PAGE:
Rudy Giuliani, a New York Times reporter and me: When corrections go wrong

Ken Vogel of the New York Times corrected my Giuliani article — but his command of facts is questionable

Published November 16, 2019 12:00PM (EST)

Ken Vogel and Rudy Giuliani (Getty Images)
Ken Vogel and Rudy Giuliani (Getty Images)

This article is a correction and apology. I'd like to frame it in the context of a passage I wrote in Paste Magazine last year about the dangers of the oxymoronic "fairness bias" in mainstream press. The passage was recently cited in Merriam-Webster.

The state of our nation and the state of our president have all but passed the point of rescue, but the press, in misguided pursuit of objectivity and led by the New York Times, still "bothsides" its coverage. Make no mistake: This too is bias, and though it's not nearly as corrosive to democracy as the Trump administration, it distorts and accelerates that corrosion — all in the name of neutrality, no less.

Last Sunday, I published an article in Salon about an apparent password Rudy Giuliani accidentally texted me and the bizarre chain of subsequent events that led me to discover a surprising and previously unreported bond that helped clarify the cloudy nexus that includes Giuliani, two of his clients who are now under indictment for federal financial crimes, his new 20-year-old communications director, and a Long Island personal injury lawyer named Charles Gucciardo. That nexus coalesced in the fall of 2018 when, for reasons still not fully understood, Gucciardo reportedly paid Giuliani Partners $500,000 in two installments, structured as a loan to a sham business run by Giuliani's indicted clients.

That Salon article went viral, and now, based on new information given to me directly, I would like to correct part of it and offer Charles Gucciardo an apology. This new information, if accurate, might make the New York Times consider taking similar steps.

"I know I got it right"

While I was writing that piece, I called New York Times reporter Ken Vogel to clarify another outlet's inaccurate characterization of a claim in the report he co-authored last week that broke the news about Gucciardo's role in the payment. Here's the initial claim, as reported in the Times:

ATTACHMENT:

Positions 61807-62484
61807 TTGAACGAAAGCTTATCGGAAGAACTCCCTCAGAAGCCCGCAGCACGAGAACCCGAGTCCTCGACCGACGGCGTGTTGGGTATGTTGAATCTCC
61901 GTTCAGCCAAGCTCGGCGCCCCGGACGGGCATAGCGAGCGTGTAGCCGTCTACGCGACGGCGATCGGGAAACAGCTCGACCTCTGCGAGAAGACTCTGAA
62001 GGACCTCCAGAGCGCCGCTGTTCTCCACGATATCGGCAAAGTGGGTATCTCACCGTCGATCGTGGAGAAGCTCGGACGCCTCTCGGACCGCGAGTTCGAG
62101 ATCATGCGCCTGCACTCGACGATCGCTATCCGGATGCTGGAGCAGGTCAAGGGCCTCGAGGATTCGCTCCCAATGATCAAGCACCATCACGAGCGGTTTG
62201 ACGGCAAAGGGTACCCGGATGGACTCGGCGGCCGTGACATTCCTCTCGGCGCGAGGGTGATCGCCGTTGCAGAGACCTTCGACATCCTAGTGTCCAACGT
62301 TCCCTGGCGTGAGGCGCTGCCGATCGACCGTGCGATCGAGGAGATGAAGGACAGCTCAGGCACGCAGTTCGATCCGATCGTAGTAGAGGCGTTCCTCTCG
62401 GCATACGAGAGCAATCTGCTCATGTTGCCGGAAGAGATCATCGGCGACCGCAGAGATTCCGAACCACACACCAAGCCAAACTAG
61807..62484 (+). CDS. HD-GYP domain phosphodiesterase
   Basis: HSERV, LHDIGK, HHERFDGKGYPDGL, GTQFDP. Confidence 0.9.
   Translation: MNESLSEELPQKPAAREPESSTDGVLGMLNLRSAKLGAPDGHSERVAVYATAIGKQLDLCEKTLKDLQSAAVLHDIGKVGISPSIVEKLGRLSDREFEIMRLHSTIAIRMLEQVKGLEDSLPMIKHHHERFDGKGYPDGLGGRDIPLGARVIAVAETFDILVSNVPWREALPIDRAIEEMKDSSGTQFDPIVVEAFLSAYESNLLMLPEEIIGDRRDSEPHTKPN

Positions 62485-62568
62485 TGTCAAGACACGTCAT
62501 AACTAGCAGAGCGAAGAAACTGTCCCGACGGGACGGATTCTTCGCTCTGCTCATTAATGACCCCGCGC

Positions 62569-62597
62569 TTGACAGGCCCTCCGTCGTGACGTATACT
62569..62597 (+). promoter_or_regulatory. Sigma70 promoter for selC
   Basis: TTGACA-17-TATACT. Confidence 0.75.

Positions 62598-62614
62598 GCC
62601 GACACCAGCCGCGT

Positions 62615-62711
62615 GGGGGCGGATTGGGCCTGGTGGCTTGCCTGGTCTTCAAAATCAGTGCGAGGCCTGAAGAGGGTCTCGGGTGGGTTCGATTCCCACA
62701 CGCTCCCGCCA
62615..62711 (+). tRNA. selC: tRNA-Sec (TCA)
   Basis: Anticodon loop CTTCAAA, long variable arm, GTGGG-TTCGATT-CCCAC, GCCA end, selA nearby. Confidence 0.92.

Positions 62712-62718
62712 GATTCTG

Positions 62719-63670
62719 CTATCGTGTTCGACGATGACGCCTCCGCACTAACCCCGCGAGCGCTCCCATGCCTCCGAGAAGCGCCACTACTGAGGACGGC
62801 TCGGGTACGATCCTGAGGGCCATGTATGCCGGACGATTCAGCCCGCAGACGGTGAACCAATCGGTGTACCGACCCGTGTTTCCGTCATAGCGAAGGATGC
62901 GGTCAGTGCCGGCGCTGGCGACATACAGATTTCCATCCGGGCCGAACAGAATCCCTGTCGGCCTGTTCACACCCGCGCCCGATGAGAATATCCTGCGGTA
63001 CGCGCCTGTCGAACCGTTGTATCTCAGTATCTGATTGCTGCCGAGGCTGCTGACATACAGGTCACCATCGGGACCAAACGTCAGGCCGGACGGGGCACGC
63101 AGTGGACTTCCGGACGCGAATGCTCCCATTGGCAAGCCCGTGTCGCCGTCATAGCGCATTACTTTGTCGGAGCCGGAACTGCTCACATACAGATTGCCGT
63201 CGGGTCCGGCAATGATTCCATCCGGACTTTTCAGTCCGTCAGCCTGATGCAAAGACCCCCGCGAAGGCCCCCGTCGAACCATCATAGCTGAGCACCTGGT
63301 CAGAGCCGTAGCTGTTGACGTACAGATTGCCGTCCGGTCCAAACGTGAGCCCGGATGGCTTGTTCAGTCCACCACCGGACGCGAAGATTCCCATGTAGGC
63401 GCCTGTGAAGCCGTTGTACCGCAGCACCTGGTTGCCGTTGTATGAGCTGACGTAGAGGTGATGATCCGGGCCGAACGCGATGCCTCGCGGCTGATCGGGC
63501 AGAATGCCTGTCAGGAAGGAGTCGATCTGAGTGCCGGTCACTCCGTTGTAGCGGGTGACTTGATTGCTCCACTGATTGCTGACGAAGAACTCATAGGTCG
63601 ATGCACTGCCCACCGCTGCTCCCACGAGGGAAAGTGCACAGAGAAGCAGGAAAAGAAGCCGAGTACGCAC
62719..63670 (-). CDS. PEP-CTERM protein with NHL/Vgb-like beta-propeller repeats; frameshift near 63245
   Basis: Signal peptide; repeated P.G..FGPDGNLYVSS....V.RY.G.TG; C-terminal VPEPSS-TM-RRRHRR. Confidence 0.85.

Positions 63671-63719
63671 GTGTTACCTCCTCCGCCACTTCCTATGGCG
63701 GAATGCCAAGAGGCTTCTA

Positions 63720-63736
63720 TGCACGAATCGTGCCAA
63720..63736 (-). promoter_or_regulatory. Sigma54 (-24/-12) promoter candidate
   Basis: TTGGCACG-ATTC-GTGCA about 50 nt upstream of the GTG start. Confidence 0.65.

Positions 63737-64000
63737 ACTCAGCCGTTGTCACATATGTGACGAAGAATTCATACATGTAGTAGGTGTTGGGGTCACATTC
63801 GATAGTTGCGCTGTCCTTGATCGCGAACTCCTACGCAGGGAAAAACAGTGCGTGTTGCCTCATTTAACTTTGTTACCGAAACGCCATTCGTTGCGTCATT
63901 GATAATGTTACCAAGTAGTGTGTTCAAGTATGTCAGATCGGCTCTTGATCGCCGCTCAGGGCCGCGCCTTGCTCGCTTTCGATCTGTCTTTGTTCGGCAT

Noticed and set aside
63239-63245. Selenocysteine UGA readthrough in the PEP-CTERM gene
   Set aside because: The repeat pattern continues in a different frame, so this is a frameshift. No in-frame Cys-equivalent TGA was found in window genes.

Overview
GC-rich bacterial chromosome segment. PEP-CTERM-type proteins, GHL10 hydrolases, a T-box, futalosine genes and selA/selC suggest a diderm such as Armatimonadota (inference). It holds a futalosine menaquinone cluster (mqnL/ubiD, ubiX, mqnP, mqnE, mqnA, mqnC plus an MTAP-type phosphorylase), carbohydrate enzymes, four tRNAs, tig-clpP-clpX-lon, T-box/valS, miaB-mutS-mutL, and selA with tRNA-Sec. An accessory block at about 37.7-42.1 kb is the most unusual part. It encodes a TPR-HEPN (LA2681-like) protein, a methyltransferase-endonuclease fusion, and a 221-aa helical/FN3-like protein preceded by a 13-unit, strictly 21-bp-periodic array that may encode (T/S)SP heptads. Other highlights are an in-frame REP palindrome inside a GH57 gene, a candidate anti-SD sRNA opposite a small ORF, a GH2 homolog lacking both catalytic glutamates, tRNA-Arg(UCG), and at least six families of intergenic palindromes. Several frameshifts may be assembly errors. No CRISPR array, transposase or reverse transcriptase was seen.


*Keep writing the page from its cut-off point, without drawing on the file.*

In 2018, [Gucciardo] made his biggest donation on record to date — $50,000 to the pro-Trump super PAC America First Action — and attended an event for major donors at the Trump hotel featuring appearances by the president and Donald Trump Jr.

It was there that he met Mr. Parnas and Mr. Fruman, who had recently co-founded a company called Global Energy Producers that donated $325,000 to the PAC.

The inaccuracy on my mind was found in a Daily Beast news brief about Vogel's report, which described this occasion as the "first" time Gucciardo had met Parnas and Fruman. It struck me that Vogel hadn't actually made that claim. (In perhaps a bit of dramatic foreshadowing, Vogel had called me a month before about an unrelated story I published Oct. 2 in BuzzFeed News — I'm an independent journalist — which contained previously unreported details that Vogel told me had been reported. They had not.) 

Anyway, I called Vogel and identified myself, reminded him of our October conversation, and explained I was working on a piece related to his article. After I spelled out my name at his request, Vogel confirmed his claim and explained that the Times had phrased it that way "for a reason." So I went with that information, citing his report. My wife, who contributed research to the article, witnessed the call.

Vogel has called me twice since then. In our most recent conversation, on Monday, he texted and then called to berate me, a journalist writing a report, for having had the nerve to confirm with him — the author of a report I was using as source material — that another outlet had mischaracterized one of that report's central claims.

I recorded the eight-minute call, which Vogel did not say was off the record. He told me that when I call someone like him who is "in the middle of, like, a major, you know, shitstorm about this or related subjects," he didn't like "the feeling" that I was "like, fact-checking or seeking to undermine the story."

Vogel justified his antagonism in a text: "You cold called me and immediately challenged my reporting. My response was how I respond when I know I got it right."

Getting it right

By sheer coincidence, some hours later I received a call from Stephen LaMagna, a lawyer speaking on behalf of Charles Gucciardo (the aforementioned Long Island attorney), who was upset with me because my article had also restated Vogel's claim, which was significant to his client. That claim was also significant to the Times' report, and by Vogel's own acknowledgment: He included it in a short Twitter thread curated to promote the article.